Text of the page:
Multiscale analysis of coupled mechanical and moisture behavior of wood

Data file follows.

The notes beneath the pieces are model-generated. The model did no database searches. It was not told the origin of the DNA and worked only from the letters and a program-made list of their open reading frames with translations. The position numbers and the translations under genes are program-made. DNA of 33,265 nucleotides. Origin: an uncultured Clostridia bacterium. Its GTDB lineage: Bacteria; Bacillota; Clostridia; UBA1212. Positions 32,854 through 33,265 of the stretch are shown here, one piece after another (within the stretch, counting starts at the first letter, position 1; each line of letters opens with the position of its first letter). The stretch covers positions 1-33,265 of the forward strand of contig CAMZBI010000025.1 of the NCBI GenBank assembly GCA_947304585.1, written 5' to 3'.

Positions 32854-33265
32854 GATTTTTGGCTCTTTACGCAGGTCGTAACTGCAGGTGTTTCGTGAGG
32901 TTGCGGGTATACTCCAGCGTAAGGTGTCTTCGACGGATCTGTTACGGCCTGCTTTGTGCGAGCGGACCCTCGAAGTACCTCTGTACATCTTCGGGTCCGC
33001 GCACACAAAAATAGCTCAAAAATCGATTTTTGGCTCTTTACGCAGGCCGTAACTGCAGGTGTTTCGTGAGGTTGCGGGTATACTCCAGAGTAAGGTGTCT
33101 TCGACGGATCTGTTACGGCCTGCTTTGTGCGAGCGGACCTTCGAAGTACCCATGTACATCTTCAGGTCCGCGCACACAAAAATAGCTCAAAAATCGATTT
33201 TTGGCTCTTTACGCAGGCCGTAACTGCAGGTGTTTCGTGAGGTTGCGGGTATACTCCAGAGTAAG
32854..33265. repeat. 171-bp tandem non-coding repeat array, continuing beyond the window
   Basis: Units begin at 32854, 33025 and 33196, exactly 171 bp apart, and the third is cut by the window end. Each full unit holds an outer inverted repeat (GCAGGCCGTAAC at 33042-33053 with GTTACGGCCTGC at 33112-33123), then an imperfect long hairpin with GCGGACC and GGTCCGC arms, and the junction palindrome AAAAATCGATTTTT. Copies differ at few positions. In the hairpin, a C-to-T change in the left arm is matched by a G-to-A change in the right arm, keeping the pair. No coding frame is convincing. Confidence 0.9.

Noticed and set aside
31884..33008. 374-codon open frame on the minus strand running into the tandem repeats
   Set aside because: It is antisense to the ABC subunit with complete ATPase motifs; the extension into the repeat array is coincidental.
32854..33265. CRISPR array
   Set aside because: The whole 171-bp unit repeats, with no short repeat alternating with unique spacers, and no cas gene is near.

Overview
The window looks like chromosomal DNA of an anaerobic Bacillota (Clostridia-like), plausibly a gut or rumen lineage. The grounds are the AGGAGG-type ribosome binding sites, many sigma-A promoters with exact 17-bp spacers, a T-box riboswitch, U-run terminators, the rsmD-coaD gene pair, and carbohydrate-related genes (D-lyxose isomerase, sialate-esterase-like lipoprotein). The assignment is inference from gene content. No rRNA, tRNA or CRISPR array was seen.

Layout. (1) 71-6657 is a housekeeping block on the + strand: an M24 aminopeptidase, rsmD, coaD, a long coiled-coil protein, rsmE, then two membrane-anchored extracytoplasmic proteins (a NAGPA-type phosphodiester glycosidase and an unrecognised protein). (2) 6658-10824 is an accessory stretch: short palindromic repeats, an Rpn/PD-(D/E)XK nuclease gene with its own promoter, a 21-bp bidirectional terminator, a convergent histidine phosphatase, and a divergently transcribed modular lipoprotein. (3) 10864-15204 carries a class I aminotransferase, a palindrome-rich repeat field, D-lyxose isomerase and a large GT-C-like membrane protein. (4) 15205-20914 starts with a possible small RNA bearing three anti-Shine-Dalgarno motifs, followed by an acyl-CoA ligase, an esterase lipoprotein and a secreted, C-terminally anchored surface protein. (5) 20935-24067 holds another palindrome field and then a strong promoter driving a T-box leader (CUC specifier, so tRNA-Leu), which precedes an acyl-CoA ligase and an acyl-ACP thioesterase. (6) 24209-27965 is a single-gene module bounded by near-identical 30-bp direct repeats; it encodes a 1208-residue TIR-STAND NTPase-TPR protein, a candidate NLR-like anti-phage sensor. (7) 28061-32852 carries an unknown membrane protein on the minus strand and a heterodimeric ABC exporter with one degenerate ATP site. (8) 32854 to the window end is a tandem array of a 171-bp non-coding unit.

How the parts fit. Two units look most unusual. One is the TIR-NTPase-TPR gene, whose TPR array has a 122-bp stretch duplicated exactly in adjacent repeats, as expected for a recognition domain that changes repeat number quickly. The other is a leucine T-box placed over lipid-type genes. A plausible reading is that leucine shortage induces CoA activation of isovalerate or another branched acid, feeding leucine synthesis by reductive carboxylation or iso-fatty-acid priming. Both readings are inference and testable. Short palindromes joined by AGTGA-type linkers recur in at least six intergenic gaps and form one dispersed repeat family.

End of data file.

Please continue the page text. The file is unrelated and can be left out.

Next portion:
Knowledge of mechanical and moisture properties of wood are crucial, since they determine to a great extent the durability and failure of wood elements exposed to varying mechanical and environmental conditions. For predictive purposes, continuum mechanics computational models are used to forecast the relation between the applied loads (mechanical and/or moisture) and the respective hygrothermal and mechanical response. However, when we realize that the particular behavior of wood is driven by phenomena occurring at the cellular level, it is obvious that a continuum approach is a simplification of the real behavior. Macroscopic mechanical and moisture properties of wood highly depend on lower level features. These features span the whole range of spatial scales, from nanoscopic (cell wall fibril aggregates), over microscopic (cell wall layers, cell geometry), and mesoscopic (growth ring of early- and latewood) to the macroscopic scale (wood). Therefore, macroscopic material properties, such as elasticity modulus and moisture sorption isotherms (or moisture capacity), should be considered as apparent material parameters, which incorporate actual physical constants such as the properties of the chemical constituents of wood, and their spatial arrangement in nano- and microscale geometry of cells and in growth rings composed of late- and earlywood. The relationship between the macroscopic apparent properties and the microscopic features is not fully understood to date. Furthermore, mechanical properties and moisture capacity are interrelated, and such interaction is often not consistently taken into account in continuum models. As a consequence, the available continuum models have a limited range of physical validity. In cases where microscopic details are important, a multiscale modeling approach is more appropriate than a continuum modeling approach, in order to understand the relative importance of microscopic features on the overall mechanical performance of wood. The objective of this research program is to investigate the relation between macroscopic mechanical and moisture properties of wood and its microscopic structure using a multiscale approach. Expected contributions are improvements in the micro-meso-macro modeling and upscaling of a complex porous material, validation of the models at different scales by advanced experimental techniques, development of advanced experimental approaches and improvement of a macromodel to include creep and damage phenomena. The better understanding of the role of microfeatures is crucial in developing solutions for the durability of wood components exposed to varying environmental and mechanical loads.

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